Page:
The Facility for Rare Isotope Beams (FRIB) will be a new national user facility for nuclear science, funded by the DOE and Michigan State University. The facility, with an early completion date in ~2020, will produce intense beams of rare isotopes that will provide a broad range of new information about the properties of these isotopes. For example, studies will provide information necessary for a better understanding of the origin of the elements and the evolution of the cosmos. While the standard mode of FRIB operation will produce a single rare isotope beam for a primary user, the fragmentation or fission of the stable primary beam will produce many other long-lived isotopes that could be harvested and used for other applications. In many cases, these isotopes could be collected while a FRIB primary user performs an experiment, with no impact on the primary user.
The first workshop on Isotope Harvesting at FRIB, held in Santa Fe in 2010, focused on identifying long-lived radioisotopes that FRIB could produce for numerous applications such as medical diagnostics and therapy, homeland security, stockpile stewardship, astrophysics, fundamental interactions, nanoprobes for materials science, and industrial and environmental tracers.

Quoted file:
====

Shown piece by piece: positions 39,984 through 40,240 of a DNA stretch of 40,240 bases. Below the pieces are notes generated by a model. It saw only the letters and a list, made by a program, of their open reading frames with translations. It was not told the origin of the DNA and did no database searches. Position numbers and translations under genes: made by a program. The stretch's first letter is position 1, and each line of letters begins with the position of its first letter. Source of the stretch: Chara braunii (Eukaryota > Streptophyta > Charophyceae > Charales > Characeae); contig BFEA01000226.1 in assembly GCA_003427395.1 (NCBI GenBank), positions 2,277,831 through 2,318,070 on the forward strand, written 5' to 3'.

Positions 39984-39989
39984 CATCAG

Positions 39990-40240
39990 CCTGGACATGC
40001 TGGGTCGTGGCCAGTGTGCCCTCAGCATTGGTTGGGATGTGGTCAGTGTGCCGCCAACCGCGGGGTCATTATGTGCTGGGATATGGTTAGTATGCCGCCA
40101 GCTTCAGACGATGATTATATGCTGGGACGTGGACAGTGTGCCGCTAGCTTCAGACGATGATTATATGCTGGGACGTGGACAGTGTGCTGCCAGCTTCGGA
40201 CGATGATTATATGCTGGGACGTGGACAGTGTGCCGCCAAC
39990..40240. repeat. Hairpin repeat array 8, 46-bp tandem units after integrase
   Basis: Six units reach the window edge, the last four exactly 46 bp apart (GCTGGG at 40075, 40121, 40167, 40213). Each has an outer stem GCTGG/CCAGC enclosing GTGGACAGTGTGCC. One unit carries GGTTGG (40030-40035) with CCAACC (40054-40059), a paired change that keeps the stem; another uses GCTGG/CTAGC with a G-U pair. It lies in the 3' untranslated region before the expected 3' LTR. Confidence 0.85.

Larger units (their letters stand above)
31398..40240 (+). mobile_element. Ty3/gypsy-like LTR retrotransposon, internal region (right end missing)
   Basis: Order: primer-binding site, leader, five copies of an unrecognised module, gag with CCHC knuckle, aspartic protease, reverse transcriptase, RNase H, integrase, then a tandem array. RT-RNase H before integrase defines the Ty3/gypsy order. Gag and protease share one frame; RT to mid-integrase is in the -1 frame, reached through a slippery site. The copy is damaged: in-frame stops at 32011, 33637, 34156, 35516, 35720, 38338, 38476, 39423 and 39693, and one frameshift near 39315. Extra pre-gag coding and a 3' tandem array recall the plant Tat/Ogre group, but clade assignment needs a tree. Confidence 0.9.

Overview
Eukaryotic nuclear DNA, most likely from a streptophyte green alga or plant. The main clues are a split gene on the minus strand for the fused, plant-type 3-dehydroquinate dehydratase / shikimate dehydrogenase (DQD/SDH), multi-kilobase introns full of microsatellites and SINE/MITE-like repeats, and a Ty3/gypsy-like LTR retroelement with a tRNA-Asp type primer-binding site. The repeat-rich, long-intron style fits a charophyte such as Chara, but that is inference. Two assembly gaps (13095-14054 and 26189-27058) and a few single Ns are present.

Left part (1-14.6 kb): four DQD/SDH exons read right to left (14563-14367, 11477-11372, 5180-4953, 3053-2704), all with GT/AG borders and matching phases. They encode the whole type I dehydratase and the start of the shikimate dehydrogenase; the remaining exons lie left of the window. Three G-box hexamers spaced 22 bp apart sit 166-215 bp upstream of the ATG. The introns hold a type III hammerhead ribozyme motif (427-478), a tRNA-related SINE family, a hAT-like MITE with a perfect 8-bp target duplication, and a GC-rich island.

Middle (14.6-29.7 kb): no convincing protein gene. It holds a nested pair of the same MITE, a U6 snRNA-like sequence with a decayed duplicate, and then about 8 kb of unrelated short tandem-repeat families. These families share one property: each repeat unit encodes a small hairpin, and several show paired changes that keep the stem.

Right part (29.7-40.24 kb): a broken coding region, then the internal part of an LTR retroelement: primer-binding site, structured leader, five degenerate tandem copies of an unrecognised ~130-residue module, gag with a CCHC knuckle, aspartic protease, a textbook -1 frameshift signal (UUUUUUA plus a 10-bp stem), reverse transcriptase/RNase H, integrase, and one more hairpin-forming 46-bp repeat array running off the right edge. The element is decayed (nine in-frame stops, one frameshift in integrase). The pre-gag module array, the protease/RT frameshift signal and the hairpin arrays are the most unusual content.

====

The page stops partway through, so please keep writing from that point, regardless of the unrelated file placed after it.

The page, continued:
The second workshop on Isotope Harvesting at FRIB was held in summer 2012 on the campus of Michigan State University and concentrated on experimental design considerations of isotope harvesting at FRIB. A critical review and summary of the 2nd workshop is available here in pdf format.
The third workshop held at Washington University - St. Louis in Summer 2014 continued to focus more specifically on what isotopes are likely within reach with the existing design of the FRIB production target facility and what is needed to harvest the isotopes at FRIB. Participants helped to prioritize the list of radioisotope applications and consider possible experiments that could have been carried out with the FRIB facility.
This, the fourth Isotope Harvesting Workshop will be held at Michigan State University on the 17-19th of August, 2016. We will summarize the current state of ongoing isotope harvesting projects around the world and focus on isotope harvesting needs at the FRIB facility that would allow the widest range of new experiments.
The workshop is funded in part by the US DOE Office of Science.